Reopening Will Clark’s Hall of Fame Case

It’s Hall of Fame debate season, so now seems like as good a time as any to reopen Will Clark’s Hall of Fame case for discussion. Clark was on the ballot back in 2006 when he received 23 votes (4.4% total), falling just short of the threshold necessary to remain on the ballot for the following year. His case isn’t rock-solid, but from a pure numbers standpoint, he’s worthy.

Right off the bat, Clark’s case is hurt because he doesn’t hit the typical arbitrary “Hall of Fame milestones.” At 2176 career hits, he’s far from 3000, and the 284 home run total doesn’t come close to what’s generally considered to be Hall of Fame worthy. Clark only played 15 seasons, so he didn’t stick around long enough to compile great counting stats. Additionally, he’s hurt without attention to context. His peak years occurred from 1987 to 1992, during which time he hit .303/.378/.515 with 151 homers. That’s quite good, but it’s even better when you consider how weak offense was during that period. In four of those six years, the National League OPS was below .690, and in two of them, it was below .680. In particular, 1988 and 1989 were historically bad years for offense. It’s thus no surprise that Clark rates very well by the park/league-adjusted numbers. In that six-year period, his 147 wRC+ was the fifth-best mark in baseball, behind the likes of Barry Bonds, Fred McGriff, Rickey Henderson, and Frank Thomas.

In terms of peak value, Clark isn’t particularly special. If we say 5 WAR is elite, Clark only had three “elite” seasons — and it’s two if you go by Baseball-Reference’s implementation of WAR. Clark wasn’t consistently elite, but he did post above-average numbers with great consistency. He exceeded 3 WAR in ten different seasons, and by wRC+, not once was he below average with the bat.

Fangraphs has Clark at 54.4 career WAR; Baseball Prospectus has him at 50.09; and Baseball-Reference has him at 57.6. Those aren’t eye-popping totals, but that’s right in line with current Hall of Famers. As Sean Forman wrote back in 2010, 55 WAR is the midpoint level for all Hall of Famers:

A high career WAR marks a Hall of Fame career better than any other statistic. Among the top 100 players in career WAR not under current or future Hall of Fame consideration, only five have not made the Hall of Fame: Bill Dahlen, Tony Mullane, Bob Caruthers, Lou Whitaker and Bobby Grich. In general, 55 WAR has been the midpoint level for all Hall of Famers as three-fourths of the eligible players with 55 or more WAR are in the Hall of Fame. Whitey Ford, Andre Dawson and Jim Bunning are good examples of median Hall of Famers.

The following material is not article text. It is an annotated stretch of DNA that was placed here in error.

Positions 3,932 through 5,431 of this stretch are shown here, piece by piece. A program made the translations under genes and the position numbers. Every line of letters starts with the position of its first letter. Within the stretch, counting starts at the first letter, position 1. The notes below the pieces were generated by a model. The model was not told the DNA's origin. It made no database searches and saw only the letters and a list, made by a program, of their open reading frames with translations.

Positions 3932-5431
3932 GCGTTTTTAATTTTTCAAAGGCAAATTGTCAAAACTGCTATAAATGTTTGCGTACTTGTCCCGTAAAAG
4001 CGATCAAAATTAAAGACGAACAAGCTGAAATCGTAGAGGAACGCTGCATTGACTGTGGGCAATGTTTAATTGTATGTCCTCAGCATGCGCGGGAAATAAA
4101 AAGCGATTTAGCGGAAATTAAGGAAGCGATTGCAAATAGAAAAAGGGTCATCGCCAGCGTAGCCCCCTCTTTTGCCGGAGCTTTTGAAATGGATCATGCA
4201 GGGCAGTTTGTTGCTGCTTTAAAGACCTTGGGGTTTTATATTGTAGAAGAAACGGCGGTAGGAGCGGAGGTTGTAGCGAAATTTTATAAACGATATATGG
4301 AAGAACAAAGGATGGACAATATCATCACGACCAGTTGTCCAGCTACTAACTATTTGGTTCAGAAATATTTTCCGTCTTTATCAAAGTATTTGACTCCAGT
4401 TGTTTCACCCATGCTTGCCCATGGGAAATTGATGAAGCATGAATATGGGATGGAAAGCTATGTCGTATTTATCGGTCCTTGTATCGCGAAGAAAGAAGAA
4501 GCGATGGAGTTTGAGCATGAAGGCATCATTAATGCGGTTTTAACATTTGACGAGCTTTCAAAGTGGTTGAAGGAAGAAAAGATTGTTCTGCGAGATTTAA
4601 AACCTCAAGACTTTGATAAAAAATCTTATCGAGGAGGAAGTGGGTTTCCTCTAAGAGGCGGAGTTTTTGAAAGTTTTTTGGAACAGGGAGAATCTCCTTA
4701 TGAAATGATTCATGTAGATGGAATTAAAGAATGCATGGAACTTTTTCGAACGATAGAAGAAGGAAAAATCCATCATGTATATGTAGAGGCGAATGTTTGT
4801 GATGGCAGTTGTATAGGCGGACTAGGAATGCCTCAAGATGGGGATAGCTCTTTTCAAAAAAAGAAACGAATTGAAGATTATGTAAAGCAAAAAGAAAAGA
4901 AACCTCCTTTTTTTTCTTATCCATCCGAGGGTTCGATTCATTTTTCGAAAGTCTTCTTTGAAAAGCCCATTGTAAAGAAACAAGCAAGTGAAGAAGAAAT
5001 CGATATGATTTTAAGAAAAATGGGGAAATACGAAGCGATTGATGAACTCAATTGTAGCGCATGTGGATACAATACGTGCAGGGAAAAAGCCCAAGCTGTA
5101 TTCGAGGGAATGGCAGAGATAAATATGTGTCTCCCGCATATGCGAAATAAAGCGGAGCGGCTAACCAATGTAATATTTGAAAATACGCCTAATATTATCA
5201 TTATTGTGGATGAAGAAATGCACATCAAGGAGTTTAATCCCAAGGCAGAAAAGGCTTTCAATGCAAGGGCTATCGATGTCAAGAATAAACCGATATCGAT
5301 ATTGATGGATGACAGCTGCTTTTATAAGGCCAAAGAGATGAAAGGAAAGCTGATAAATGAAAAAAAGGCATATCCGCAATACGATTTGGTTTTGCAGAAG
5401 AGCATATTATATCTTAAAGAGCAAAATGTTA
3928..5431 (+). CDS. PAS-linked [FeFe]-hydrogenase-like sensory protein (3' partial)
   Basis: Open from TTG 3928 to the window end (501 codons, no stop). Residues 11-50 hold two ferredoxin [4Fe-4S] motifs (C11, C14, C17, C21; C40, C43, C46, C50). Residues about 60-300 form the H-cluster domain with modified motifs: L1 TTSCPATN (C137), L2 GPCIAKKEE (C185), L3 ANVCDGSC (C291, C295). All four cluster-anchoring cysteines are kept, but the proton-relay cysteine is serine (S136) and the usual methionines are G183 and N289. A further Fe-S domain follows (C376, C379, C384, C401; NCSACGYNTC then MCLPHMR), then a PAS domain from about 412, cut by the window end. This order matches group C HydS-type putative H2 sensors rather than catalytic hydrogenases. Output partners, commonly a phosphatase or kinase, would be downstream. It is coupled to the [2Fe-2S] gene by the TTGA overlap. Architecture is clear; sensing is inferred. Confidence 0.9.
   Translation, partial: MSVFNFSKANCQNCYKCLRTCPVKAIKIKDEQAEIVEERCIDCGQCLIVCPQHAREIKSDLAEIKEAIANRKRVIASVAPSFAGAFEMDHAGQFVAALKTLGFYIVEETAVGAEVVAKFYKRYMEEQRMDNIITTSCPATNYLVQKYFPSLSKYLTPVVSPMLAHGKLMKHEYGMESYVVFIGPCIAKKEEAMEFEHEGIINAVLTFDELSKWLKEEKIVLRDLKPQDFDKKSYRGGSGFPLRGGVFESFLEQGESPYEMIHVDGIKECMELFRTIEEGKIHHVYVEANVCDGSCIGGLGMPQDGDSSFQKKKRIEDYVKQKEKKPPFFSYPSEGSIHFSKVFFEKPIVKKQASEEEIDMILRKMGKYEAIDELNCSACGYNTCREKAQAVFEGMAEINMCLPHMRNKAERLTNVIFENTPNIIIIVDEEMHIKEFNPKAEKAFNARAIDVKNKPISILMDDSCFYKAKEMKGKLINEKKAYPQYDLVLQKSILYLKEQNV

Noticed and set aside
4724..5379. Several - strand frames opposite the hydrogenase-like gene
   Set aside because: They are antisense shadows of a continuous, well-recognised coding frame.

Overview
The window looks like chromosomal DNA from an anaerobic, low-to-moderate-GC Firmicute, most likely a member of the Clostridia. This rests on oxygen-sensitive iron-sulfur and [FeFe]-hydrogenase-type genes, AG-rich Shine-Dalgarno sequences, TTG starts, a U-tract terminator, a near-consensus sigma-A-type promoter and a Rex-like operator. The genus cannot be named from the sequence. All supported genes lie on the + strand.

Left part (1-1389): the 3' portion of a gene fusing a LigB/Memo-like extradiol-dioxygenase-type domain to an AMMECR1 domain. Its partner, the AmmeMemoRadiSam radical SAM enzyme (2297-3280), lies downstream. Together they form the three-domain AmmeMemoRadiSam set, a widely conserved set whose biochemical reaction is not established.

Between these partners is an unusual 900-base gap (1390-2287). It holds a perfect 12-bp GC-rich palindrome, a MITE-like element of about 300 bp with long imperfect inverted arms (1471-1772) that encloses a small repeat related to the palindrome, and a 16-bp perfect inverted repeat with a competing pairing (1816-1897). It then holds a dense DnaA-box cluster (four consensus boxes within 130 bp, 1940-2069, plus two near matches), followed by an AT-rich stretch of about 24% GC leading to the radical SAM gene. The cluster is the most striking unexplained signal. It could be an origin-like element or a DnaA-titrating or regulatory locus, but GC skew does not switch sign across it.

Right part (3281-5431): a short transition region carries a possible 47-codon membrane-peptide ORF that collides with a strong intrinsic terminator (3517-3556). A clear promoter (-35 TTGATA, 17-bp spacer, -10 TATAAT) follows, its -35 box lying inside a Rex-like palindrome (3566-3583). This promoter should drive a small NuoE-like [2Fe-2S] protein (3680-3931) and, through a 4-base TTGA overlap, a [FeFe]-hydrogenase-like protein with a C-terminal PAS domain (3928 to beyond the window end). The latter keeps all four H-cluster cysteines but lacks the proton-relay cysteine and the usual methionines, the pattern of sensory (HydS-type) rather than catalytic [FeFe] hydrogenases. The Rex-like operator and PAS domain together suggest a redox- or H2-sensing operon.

For comparison’s sake, let’s look at another Giants 1B, one that was inducted into the Hall of Fame: Orlando Cepeda. Clark and Cepeda, interestingly enough, finished with rather similar PA totals — Clark at 8283, and Cepeda at 8695. Cepeda has the advantage in terms of career hit totals (2351), and he blows Clark out of the water in terms of home runs (379). Throughout his career, however, Clark proved better than Cepeda in two areas: drawing walks, and avoiding double plays. Despite otherwise fantastic numbers, Cepeda’s career OBP sits right at .350. It’s a solid mark, but for a first baseman in the Hall of Fame, it’s relatively low. Over his career, Cepeda walked in just 6.8% of his plate appearances, and never once posted a walk rate above 10%. In fact, he was consistently below average in that regard. Clark, on the other hand, was very skilled at drawing walks (11.3% clip), and nearly totaled 1000 for his career. Clark wasn’t speedy, and he actually finished with half as many (67) career stolen bases as Cepeda (142), but he grounded into far fewer double plays, which — over the course of an entire career — makes a rather significant difference. Clark grounded into 100 double plays, whereas Cepeda grounded into 218. In the end, the two have pretty similar qualifications. They played the same position (mostly), and were both similarly great hitters (Clark – 135 wRC+, Cepeda – 131 wRC+) over similar career lengths. It’s hard to say that Clark is any less deserving than Cepeda; in fact, by Adam Darowski’s wWAR, Clark is in and Cepeda is out.

I guess I’m more of a big-hall kind of guy, but I’d say both are worthy. In any event, none is much more so than the other.


33 thoughts on “Reopening Will Clark’s Hall of Fame Case

  1. My favorite Giant growing up and I’m not alone. I’m way too biased to add anything constructive besides HELL YEAH, but I will say I am quite sick of the Giants letting scrubs trot out in the #22 Uni. Its been in continual circulation and that needs to STOP.

      • So we have the cart before the horse here? You are correct about retiring the numbers. I don’t think anybody is going to don #25 anytime soon no matter what the BBWAA throw around.

        Its too bad the Giants decided to issue the uni, and its also sad Clark won’t make the hall. Maybe Murph will give young Gary Brown the Double Deuce. At this point I’d just settle for no scrubs wearing it.